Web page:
The present government listens to all suggestions and takes necessary action and quick decision. We thank the government for the same. The effective import tax has increased from 11% (10% customs duty + 1% VAT) to 13% (10% customs duty +3% GST) after July 2017. This has increased incentives for smuggling and has put a lot of pressure on legal businesses. Government should take steps to ensure legal and compliant businesses are protected.“  –Mr. Prithviraj Kothari, Vice-President, IBJA

“The Council is organizing the 2nd edition Gold and Jewellery Summit in November. Recently we organized training in remote areas of Sindhurg and other places on jewellery manufacturing. It is the dream of Honourable Commerce Minister to take technology to remote areas. Ministry of Commerce is contributing to setup common facility centers across the country. mapping of clusters around the country is going on. There will be about 135 centers across India. We will put the latest technology and provide need-based training specific to the area. India has so much art. We need to bring them to the forefront with technology. We have five Gem and Jewellery Institutes in the country. The sixth is coming up in Udupi very soon.”—Mr. Pramod Agarwal, Chairman, GJEPC

“In the recent past, MCX introduced gold and silver options to serve the hedgers. We eagerly look forward to exchange traded funds based on gold futures and mutual funds participation. The participation of bank subsidiary is already been permitted. Most of the leading ones have become members. We eagerly await the implementation of Niti Aayog recommendations, especially financialisation of gold. We support the development of gold as an asset class and await further decisions on the regulatory contours of the gold spot exchange.” Mr. Shivanshu Mehta, MCX

“The starting point always is the reality needs to be acknowledged. In my view, the reality is that we are not looking at the domestic consumption of 800 tons. I think it’s more like 600 tons.  Even if we have argument on whether its 600 or 800 tons, it is not a business that is going to 1600 tons. I think we all can agree on that. This is a cause of concern. Luckily, there are some solutions. First, working with Government to bring about some policy changes. The Government has been extremely responsive and supportive.  The second point is change from within. As an industry, we need to change and we need to embrace new products and new partnerships. We have to step outside of our comfort zone. We have to be able to embrace new products. We have to embrace partnership outside of the people we know. We have to get more people in, perhaps those who never worked with gold before.” Mr Arjun Raychaudhari, MD & CEO, MMTC PAMP India Private Limited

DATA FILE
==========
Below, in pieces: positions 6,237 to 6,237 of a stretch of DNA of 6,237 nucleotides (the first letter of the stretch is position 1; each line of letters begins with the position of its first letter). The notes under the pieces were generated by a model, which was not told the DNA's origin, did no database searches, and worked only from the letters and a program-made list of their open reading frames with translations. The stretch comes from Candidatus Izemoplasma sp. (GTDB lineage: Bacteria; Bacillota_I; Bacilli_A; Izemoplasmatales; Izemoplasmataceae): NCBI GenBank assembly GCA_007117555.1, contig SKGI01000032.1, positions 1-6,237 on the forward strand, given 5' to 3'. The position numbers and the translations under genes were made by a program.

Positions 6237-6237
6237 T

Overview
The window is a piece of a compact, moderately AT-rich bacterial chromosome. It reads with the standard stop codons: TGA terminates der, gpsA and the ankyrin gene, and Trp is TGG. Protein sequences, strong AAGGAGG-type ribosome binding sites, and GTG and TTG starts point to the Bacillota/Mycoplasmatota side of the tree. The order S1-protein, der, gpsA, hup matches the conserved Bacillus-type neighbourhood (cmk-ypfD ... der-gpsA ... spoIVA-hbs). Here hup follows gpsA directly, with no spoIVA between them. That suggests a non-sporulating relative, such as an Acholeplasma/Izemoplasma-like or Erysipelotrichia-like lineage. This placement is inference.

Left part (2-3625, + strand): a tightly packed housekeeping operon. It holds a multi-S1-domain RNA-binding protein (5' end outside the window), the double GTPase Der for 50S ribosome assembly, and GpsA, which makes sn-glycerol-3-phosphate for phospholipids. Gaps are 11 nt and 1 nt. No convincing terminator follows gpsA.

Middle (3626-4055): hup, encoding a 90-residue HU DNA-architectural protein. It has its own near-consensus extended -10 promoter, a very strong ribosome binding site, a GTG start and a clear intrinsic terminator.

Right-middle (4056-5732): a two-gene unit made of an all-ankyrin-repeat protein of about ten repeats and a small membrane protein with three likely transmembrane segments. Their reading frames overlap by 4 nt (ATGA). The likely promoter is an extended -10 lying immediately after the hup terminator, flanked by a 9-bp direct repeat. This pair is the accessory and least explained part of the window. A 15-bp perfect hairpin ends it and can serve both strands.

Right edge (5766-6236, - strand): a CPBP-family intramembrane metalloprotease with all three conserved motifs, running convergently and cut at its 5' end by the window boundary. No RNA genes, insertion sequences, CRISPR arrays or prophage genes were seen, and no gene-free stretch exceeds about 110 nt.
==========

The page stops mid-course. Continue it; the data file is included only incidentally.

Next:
“Let’s focus on industry level issues. Are we doing those which are within our control in the most effective and most professional ways? Here, I’m talking about things like quality, marketing, addressing millennials etc. We still market the best of hand crafted jewellery worked on by a minimum of three people, on gold price plus labor charge basis. In every other category, hand-made goods such as a hand stitched shirt, a handmade leather shoe, command five times the price of a machine-made stuff. I think these are matters within the control of the industry. If we are good at selling gold jewellery to our millennials in India, I can assure that you will crack the export market - not only to Indians living abroad but to foreigners- as well. First let’s get our house in order. Certainly, we will have a lot to discuss with the government. The thinking in the government is changing about gold. It is lot less unfriendly now.” Mr. P R Somasundaram, MD- India, World Gold Council.